This year is to be a testing period with the rollout of Luxus's first product, the pink diamond. If the planned full launch next year is successful, Luxus will expand to other fancy colored diamonds, including blues and yellows. The founders hope to expand into rare watches.
How will it work?
Luxus will offer 2,000 shares in the pink stone at $200 each, valuing the diamond at $400,000. The company says pricing for this stone — and future products — is set below retail prices and above wholesale, as determined by market data and assessments by independent third parties, including the International Gemological Institute.
An independent advisory board, which is currently being assembled, will assign pricing after the full launch of Luxus in 2023, the company says.
The offered price is a good measure of the trade market value, says Greg Kwiat, chief executive of Kwiat.
"One of the most important things that we bring to this is that the pricing to [retail] investors needs to reflect fair market value that positions them for upside, which by definition means not buying it at the highest price anyone could imagine paying for it, and not a retail price."
After 12 months, Kwiat will work to sell the diamond for Luxus.
"When it sells, that's how the [retail] investors will participate in upside. All the while, we'll be making sure to sell it for a price that reflects the full current market value," Mr Kwiat says.
"I think we'll sell it in a similar manner to how we sell all of our important assets: showing it privately to the best potential buyers of the assets."
He is excited about Kwiat being the first jewelry company to participate in this offering, which he sees as part of the future of the industry.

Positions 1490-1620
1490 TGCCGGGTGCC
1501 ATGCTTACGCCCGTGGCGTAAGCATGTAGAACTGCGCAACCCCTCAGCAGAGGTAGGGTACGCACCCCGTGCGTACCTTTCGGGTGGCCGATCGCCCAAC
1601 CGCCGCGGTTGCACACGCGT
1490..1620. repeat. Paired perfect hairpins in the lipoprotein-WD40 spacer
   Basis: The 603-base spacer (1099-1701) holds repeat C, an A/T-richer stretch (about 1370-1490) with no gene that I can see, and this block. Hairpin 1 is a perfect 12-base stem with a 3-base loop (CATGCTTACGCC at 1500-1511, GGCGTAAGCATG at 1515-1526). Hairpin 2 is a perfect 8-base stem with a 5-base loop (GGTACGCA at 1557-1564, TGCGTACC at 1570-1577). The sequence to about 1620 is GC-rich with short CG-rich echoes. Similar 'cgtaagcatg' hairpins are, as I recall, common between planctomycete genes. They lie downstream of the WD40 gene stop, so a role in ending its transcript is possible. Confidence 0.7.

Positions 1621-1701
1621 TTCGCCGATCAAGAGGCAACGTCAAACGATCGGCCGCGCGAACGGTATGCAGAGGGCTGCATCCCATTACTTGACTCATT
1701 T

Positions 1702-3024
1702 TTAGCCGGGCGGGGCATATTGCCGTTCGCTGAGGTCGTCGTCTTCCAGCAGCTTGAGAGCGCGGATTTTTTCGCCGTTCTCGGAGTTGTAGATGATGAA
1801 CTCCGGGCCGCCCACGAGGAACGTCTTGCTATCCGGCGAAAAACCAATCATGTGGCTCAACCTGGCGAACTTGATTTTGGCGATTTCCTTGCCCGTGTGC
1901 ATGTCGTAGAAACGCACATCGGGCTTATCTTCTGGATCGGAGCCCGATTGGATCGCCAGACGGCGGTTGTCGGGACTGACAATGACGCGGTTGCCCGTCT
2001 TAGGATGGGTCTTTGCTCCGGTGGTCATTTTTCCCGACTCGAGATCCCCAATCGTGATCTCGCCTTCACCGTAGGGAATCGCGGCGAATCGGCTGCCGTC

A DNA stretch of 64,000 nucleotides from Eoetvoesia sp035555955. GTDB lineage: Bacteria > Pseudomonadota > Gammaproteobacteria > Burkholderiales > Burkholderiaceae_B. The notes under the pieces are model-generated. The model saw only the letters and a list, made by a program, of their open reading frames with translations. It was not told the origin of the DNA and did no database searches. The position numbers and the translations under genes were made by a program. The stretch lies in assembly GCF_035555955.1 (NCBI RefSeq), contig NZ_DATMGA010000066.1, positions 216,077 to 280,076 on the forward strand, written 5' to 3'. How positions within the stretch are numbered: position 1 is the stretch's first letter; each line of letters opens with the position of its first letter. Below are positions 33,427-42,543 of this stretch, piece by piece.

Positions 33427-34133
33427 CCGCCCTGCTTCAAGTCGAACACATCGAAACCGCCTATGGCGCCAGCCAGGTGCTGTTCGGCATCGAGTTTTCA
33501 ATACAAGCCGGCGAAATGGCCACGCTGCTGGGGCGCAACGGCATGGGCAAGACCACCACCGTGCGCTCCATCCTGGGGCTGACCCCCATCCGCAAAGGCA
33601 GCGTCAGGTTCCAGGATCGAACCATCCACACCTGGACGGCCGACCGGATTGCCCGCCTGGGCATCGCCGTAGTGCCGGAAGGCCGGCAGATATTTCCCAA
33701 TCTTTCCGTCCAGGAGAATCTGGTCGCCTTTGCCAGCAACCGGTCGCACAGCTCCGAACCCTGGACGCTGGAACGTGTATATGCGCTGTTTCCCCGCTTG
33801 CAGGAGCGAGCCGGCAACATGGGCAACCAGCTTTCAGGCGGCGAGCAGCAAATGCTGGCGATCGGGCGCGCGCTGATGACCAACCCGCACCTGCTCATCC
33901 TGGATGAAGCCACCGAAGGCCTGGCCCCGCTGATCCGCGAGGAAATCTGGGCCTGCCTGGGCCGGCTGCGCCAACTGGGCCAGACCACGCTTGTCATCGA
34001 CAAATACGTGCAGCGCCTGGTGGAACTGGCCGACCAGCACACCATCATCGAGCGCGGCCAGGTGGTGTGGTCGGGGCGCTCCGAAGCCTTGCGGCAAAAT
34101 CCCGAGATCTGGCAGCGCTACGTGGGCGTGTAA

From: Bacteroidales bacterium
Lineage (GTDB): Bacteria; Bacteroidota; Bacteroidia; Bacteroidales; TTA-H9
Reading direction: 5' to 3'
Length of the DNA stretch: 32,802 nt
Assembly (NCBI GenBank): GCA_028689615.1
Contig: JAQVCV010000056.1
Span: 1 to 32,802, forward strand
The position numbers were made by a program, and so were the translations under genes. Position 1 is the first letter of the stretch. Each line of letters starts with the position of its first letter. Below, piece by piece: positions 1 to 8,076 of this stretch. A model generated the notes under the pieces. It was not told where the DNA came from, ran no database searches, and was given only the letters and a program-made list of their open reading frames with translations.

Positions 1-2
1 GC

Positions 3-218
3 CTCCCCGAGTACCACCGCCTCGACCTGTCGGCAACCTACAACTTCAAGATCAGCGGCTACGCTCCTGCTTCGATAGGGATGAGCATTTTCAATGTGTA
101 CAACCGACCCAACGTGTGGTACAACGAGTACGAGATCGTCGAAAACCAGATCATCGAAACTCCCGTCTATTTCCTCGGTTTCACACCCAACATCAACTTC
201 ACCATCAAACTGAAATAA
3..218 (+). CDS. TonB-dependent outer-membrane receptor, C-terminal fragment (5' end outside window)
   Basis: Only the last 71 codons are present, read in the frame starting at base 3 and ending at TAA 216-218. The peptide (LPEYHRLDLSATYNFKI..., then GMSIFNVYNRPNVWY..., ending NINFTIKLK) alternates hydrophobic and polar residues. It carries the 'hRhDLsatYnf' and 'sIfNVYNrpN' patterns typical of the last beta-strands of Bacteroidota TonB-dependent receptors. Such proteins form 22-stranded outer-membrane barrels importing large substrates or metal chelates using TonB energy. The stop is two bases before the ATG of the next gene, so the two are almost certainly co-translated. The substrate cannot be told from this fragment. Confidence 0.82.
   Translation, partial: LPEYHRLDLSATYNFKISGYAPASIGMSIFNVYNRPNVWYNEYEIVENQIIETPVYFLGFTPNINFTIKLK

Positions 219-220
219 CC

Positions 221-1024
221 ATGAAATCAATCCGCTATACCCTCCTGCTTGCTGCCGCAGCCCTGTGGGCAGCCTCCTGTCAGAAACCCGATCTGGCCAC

"We need to be forward-looking. You know, I think this is one of the most exciting things I've worked on in 20 years of my career so far in jewelry," he says.
What should potential shareholders look for?
Neither Kwiat nor Luxus will disclose the stone's initial purchase price, so potential retail investors cannot see its price history and must trust that it is properly priced for them to make a profit.
This is a potential cause for concern, says Martin Rapaport, founder of the Rapaport Diamond Report, which tracks diamond prices and markets globally, and RapNet, an electronic diamond trading network with 930,000 diamonds.
If it were offered by an unknown company and "you don't have transparency about what the actual cost of the diamond is, run away fast", Mr. Rapaport says. "Investors are at a distinct disadvantage when they don't know the actual cost of the item."
Traditionally, dealers don't discuss what they paid for a stone, something that may need to change in the era of fractional ownership.